Federal Housing Finance Agency acting director Edward Marco told a group of business economists that he wants Fannie and Freddie to build the new MBS platform. But eventually the platform would be independent of Fannie and Freddie and have its own chief executive and board of directors.
He stressed that the GSEs’ securitization infrastructure needs updating.
“Our objective, as we stated last year, is for the platform to be able to function like a market utility, as opposed to rebuilding the proprietary infrastructures” of Fannie and Freddie, DeMarco said Monday evening.
The new securitization platform would initially be owned and funded by the GSEs. But once it is established, policy makers could use it as a “foundational element” for a new mortgage finance system, the GSE regulator said.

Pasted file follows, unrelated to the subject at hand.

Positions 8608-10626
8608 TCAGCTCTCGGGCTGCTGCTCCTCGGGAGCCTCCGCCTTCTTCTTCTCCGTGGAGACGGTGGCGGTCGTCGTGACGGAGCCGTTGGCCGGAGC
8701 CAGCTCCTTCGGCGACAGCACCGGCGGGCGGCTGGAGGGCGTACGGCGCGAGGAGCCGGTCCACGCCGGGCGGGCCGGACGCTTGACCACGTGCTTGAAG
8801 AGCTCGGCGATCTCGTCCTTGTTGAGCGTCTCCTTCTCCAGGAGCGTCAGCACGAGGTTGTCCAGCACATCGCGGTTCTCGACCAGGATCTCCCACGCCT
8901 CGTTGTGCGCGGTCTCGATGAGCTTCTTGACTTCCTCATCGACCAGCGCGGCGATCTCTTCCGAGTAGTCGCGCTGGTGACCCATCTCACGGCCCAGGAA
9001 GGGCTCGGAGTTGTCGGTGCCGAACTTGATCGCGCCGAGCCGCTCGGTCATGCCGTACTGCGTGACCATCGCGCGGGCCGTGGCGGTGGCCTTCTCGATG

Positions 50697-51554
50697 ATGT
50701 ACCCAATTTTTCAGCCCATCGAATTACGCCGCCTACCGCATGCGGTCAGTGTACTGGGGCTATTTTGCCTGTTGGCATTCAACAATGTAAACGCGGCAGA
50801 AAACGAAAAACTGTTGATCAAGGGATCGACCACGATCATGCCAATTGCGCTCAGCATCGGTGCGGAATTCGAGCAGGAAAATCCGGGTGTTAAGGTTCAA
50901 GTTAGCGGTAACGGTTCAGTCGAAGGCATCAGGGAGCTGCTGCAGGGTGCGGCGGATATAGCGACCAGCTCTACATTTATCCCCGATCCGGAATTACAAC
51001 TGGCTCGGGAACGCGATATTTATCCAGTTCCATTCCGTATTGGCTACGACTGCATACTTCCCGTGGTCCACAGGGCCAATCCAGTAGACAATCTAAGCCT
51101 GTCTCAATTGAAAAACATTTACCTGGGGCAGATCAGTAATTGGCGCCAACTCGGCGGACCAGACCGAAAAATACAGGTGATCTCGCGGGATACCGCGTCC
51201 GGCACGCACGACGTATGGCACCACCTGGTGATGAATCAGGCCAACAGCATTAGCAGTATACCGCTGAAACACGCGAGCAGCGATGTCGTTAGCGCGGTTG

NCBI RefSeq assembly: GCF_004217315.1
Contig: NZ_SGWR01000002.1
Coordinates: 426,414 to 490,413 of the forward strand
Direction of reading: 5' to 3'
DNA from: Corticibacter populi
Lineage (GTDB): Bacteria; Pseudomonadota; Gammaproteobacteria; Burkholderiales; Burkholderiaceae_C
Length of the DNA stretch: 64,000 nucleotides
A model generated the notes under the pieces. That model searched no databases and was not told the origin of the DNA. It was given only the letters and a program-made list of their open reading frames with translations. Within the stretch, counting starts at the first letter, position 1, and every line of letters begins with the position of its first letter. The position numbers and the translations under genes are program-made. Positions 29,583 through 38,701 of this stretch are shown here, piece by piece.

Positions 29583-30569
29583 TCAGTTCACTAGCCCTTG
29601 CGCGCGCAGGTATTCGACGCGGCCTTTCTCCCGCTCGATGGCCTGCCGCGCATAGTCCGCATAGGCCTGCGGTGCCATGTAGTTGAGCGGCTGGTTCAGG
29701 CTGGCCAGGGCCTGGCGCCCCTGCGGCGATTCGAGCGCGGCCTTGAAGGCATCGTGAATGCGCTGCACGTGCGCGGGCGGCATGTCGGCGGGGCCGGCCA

The FHFA sought public comment on its securitization platform concept last summer. And several trade groups—including the Mortgage Bankers Association and American Bankers Association—raised objections particularly about the ownership structure.
DeMarco stressed that the new platform will be “physically located” away from Fannie and Freddie. “Importantly, we plan on instituting a formal structure for input from industry participants.”
The GSE regulator also noted in his speech that Fannie and Freddie laid the groundwork for doing credit risk-sharing transactions last year.
Now the FHFA has set a target for both Fannie and Freddie to complete $30 billion in single-family risk-sharing transactions in 2013.